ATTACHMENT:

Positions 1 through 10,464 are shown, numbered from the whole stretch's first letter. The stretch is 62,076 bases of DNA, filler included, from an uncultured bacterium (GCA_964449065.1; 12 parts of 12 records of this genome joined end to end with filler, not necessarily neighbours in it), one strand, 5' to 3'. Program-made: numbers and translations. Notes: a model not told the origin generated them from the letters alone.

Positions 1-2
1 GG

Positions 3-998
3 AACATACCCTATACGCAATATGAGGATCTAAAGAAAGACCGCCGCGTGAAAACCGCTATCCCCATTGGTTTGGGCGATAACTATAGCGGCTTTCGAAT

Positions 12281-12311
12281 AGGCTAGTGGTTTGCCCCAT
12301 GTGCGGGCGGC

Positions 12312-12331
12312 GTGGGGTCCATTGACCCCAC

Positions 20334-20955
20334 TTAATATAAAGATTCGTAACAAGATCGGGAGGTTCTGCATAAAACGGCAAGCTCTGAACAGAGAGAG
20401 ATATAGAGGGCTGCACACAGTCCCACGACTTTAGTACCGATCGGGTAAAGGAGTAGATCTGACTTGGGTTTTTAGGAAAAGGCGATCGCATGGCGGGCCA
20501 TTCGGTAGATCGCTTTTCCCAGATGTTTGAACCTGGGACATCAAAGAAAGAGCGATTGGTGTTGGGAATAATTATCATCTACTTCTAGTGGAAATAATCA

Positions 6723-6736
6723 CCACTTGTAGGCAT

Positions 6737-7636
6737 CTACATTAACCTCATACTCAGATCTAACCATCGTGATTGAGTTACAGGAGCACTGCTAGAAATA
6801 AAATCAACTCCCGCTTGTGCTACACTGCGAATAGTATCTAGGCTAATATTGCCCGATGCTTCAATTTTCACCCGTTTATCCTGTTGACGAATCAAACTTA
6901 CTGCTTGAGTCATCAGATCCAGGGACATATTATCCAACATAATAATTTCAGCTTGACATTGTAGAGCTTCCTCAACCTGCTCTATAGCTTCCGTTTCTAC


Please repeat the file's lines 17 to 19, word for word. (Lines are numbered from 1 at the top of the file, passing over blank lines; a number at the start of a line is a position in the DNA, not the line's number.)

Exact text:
Positions 6737-7636
6737 CTACATTAACCTCATACTCAGATCTAACCATCGTGATTGAGTTACAGGAGCACTGCTAGAAATA
6801 AAATCAACTCCCGCTTGTGCTACACTGCGAATAGTATCTAGGCTAATATTGCCCGATGCTTCAATTTTCACCCGTTTATCCTGTTGACGAATCAAACTTA